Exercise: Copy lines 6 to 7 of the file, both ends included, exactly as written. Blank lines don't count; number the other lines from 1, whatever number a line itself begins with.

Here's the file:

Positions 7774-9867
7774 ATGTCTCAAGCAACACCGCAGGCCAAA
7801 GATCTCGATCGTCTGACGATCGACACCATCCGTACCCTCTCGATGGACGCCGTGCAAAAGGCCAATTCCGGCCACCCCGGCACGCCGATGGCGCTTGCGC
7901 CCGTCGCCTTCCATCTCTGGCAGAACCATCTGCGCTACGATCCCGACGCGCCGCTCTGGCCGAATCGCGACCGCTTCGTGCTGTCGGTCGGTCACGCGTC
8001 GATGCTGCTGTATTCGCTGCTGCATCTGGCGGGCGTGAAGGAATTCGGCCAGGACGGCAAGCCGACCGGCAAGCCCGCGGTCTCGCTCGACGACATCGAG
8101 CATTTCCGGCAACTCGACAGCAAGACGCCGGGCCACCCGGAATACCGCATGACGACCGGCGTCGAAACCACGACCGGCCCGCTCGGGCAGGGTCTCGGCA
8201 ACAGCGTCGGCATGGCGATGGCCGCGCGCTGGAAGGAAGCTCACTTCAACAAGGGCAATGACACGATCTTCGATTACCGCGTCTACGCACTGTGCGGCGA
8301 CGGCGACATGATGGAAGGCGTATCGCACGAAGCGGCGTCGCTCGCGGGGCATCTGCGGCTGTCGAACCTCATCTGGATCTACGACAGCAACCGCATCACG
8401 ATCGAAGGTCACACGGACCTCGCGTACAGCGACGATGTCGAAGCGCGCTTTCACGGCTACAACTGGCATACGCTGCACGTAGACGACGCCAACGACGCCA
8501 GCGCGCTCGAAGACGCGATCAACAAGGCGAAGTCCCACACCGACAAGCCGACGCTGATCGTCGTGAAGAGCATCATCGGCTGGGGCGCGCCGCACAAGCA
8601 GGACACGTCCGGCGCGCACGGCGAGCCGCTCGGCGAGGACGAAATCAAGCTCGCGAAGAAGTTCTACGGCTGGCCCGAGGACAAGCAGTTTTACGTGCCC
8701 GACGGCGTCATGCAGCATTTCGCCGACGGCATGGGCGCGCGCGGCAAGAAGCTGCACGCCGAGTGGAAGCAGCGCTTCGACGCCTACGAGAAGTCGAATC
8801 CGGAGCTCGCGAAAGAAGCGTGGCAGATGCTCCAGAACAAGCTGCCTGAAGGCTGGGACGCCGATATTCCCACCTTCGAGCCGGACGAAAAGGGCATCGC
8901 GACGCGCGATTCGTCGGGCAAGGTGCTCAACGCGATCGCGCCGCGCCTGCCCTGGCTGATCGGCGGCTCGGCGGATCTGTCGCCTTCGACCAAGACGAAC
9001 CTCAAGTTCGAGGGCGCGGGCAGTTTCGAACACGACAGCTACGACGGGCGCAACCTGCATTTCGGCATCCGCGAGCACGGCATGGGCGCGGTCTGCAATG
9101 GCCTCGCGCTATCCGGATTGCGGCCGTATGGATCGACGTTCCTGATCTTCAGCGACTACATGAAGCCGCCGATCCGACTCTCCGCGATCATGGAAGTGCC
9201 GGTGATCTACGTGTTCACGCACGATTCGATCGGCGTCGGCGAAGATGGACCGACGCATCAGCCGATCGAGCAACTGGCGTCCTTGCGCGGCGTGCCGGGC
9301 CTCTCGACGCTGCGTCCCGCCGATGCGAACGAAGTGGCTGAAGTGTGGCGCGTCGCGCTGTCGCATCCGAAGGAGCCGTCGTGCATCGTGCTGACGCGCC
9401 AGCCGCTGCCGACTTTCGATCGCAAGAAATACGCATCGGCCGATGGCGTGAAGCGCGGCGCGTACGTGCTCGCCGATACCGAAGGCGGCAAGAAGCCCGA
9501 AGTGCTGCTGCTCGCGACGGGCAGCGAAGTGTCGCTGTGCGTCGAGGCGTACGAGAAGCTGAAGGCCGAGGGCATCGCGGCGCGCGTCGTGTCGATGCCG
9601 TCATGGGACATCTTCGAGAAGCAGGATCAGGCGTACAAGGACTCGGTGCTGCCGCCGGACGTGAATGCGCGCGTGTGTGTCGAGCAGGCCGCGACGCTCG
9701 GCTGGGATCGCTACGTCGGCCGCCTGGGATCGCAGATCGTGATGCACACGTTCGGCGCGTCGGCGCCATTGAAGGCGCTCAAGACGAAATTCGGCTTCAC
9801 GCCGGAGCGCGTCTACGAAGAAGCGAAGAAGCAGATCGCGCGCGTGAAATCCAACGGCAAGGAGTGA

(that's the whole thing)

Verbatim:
8101 CATTTCCGGCAACTCGACAGCAAGACGCCGGGCCACCCGGAATACCGCATGACGACCGGCGTCGAAACCACGACCGGCCCGCTCGGGCAGGGTCTCGGCA
8201 ACAGCGTCGGCATGGCGATGGCCGCGCGCTGGAAGGAAGCTCACTTCAACAAGGGCAATGACACGATCTTCGATTACCGCGTCTACGCACTGTGCGGCGA